Thursday, May 16, 2013

Two things you should know about the Peak District

As I start to prepare for my return to Sweden I've begun reflecting on the last week in England.  These 10 days in the Peak District was my first time bouldering in Great Britian and served as a scouting trip as from the beginning I wondered whether it would be any good.  It actually only took a couple days to realize I'd like to return for a second more substantial trip.  My time here has been eye opening in a number of ways and I thought I'd share the two most important things I've come to realized about bouldering on gritstone.

  1. The climbing doesn't suck.  Before coming to Sheffield I was under the impression that gritstone offered a handful of amazing climbs and vast quantities of turdy problems and hard (but unimpressive) traverses.  Much of the footage I'd seen from the area seemed to focus on either very hard climbs that were far from inspiring (small and/or sideways climbs) or very bold sends of routes that blur the line between highball and free-solo.  I had admittedly also seen a few amazing climbs that would certainly get me inspired but it's hard to justify a trip for just one or two good problems.  Fortunately within a couple days I realized the Peak District is more expansive than I realized and contains a fair number of amazing climbs I'd never heard of.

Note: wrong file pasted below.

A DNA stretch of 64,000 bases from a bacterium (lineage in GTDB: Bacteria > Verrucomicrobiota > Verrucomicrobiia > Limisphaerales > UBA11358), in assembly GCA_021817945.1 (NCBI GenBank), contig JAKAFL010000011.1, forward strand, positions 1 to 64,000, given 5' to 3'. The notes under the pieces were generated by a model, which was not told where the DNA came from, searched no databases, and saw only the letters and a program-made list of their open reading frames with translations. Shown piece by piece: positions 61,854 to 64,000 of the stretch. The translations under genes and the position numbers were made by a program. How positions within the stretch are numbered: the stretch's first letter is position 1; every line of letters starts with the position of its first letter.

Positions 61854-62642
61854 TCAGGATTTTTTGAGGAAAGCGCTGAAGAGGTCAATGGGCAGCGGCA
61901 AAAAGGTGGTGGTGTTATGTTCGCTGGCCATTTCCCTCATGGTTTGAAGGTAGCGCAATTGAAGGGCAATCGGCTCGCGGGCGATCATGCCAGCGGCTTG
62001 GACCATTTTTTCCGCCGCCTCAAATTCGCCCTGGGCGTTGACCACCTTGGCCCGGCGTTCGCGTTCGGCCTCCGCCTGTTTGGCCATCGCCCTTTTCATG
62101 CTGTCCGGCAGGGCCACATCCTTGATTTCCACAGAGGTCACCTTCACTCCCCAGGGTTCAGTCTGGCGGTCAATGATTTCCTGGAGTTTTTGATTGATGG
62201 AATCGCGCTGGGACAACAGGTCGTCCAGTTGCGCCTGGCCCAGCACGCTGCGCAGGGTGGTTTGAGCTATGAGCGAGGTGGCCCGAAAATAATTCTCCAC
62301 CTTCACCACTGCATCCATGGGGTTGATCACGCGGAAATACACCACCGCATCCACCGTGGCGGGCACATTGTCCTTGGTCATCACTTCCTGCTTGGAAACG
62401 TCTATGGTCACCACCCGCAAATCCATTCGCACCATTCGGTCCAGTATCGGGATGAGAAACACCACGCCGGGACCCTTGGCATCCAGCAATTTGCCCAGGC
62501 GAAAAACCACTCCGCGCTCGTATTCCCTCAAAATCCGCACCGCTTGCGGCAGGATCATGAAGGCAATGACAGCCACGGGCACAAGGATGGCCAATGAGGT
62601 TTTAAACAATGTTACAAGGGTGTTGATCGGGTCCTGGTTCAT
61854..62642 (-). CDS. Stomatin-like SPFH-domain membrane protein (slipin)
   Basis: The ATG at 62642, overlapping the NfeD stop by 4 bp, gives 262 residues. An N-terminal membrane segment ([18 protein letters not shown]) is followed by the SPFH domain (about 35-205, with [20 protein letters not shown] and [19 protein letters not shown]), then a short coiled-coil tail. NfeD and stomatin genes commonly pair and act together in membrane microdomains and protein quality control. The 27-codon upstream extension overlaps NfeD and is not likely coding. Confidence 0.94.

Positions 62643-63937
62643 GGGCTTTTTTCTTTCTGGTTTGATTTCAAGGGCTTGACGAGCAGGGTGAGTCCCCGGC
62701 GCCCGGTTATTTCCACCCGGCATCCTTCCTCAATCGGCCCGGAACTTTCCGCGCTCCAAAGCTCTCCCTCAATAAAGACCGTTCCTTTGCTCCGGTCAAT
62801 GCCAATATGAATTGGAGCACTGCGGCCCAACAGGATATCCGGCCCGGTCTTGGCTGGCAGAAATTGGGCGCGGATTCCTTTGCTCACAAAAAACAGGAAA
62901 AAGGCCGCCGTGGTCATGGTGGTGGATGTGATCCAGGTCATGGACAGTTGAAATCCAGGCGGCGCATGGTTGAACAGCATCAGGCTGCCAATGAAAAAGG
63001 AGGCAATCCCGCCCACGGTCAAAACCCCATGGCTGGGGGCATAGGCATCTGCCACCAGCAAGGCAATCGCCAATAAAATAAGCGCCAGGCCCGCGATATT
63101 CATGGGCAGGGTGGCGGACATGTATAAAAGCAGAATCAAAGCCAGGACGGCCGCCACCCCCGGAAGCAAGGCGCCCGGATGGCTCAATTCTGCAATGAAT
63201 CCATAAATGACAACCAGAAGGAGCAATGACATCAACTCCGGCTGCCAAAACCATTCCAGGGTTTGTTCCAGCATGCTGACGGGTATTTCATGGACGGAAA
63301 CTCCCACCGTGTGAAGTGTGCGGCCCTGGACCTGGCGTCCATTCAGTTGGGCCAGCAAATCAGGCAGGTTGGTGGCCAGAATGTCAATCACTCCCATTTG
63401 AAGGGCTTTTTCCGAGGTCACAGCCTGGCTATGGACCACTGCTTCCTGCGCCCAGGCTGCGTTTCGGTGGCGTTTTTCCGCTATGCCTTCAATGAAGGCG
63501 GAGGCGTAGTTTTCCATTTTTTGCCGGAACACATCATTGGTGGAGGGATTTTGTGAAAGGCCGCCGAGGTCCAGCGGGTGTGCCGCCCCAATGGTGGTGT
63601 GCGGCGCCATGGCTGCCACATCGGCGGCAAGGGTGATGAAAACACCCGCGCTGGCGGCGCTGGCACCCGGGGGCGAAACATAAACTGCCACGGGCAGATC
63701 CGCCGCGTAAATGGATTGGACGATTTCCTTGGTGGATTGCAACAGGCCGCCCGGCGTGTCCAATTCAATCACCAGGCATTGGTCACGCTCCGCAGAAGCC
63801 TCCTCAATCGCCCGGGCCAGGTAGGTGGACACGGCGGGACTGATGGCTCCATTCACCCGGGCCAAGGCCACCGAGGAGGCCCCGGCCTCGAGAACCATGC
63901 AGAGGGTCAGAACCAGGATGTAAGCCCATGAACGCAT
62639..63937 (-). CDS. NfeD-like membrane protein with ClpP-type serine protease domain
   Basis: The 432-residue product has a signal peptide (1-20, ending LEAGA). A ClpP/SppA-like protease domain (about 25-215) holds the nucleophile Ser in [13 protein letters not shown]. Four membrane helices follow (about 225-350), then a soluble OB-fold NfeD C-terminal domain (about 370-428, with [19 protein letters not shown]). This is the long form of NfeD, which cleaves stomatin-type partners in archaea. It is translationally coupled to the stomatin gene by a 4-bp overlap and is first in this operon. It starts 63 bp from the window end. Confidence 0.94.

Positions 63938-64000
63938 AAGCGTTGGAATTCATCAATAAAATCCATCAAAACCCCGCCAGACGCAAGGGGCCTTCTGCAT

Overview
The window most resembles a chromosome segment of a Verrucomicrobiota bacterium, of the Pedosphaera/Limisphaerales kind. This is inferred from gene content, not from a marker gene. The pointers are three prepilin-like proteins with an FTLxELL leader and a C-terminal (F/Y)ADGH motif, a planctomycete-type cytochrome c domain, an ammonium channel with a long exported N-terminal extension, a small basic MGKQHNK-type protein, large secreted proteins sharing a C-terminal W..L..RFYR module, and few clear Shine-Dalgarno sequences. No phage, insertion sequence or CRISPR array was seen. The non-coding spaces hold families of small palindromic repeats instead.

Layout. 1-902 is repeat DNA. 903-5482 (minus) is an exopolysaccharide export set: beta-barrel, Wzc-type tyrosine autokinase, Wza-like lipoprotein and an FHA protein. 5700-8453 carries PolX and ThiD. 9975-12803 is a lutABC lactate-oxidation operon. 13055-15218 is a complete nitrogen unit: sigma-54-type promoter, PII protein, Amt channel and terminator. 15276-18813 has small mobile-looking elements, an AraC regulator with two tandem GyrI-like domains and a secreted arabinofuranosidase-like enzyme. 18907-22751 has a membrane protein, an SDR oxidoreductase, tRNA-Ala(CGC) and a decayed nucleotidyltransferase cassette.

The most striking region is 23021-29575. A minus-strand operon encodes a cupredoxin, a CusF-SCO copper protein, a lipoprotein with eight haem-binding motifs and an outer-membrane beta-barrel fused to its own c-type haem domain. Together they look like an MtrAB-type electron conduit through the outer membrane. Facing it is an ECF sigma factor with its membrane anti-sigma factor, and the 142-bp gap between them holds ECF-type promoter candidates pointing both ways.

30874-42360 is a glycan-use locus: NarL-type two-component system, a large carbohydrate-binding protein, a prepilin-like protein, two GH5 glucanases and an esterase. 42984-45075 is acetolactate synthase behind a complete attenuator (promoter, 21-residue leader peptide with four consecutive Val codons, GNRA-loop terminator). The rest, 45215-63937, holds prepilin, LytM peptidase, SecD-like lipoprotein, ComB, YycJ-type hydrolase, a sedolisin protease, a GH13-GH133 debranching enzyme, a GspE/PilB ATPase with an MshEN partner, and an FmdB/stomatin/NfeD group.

In addition to have a fair number of great problems the gritstone tends to climb extremely well and even some of the less than impressive looking climbs become quite enjoyable.  The climbing is awesome and it is a place with something for everyone from bone-crushers to newbies.  The style of climbing has been described to me as "humbling", strength will only get you so far and you better have good technique and know how trust your feet.
  2. The weather does suck.  England has a bad reputation when it comes to weather and it is well deserved.  We have been rained on everyday and even experienced hail a few times.  While I have managed to touch a fair bit of dry rock it takes motivation and patience.  It can be exhausting trying to take advantage of the brief windows between showers and if you aren't willing to go out at 0500 in the morning you might miss the only dry spell of the day (yes, I did go out bouldering before 0600).  The safest bet seems to be going to a windy crag and finding a cave to hunker in until the rain blows over and then alternate between hunkering and climbing as the weather gods toy with you emotions.

    Unfortunately for me having a 3 year old in tow is not very conducive to quick sessions at blustery locations and I've had to pass on a few opportunities.  While Hammie is generally very cooperative I can hardly expect her to be overjoyed about shivering in the rain at 1900 while her dad desperately tries to send before the rock becomes sopping wet.

    Considering how bad the weather is I'd still say the climbing is worth the risk but one needs to be flexible and  I recommend good rain clothing and a lengthy book (or something else to do while waiting out the rain)
Here are a few pictures of from the Cubar area

Patrik sowes his flexibility

Lina getting a taste of gritstone

 Patrik on one of Cubar's best, Gorilla Warfare

A beautiful woman on a beautiful slab

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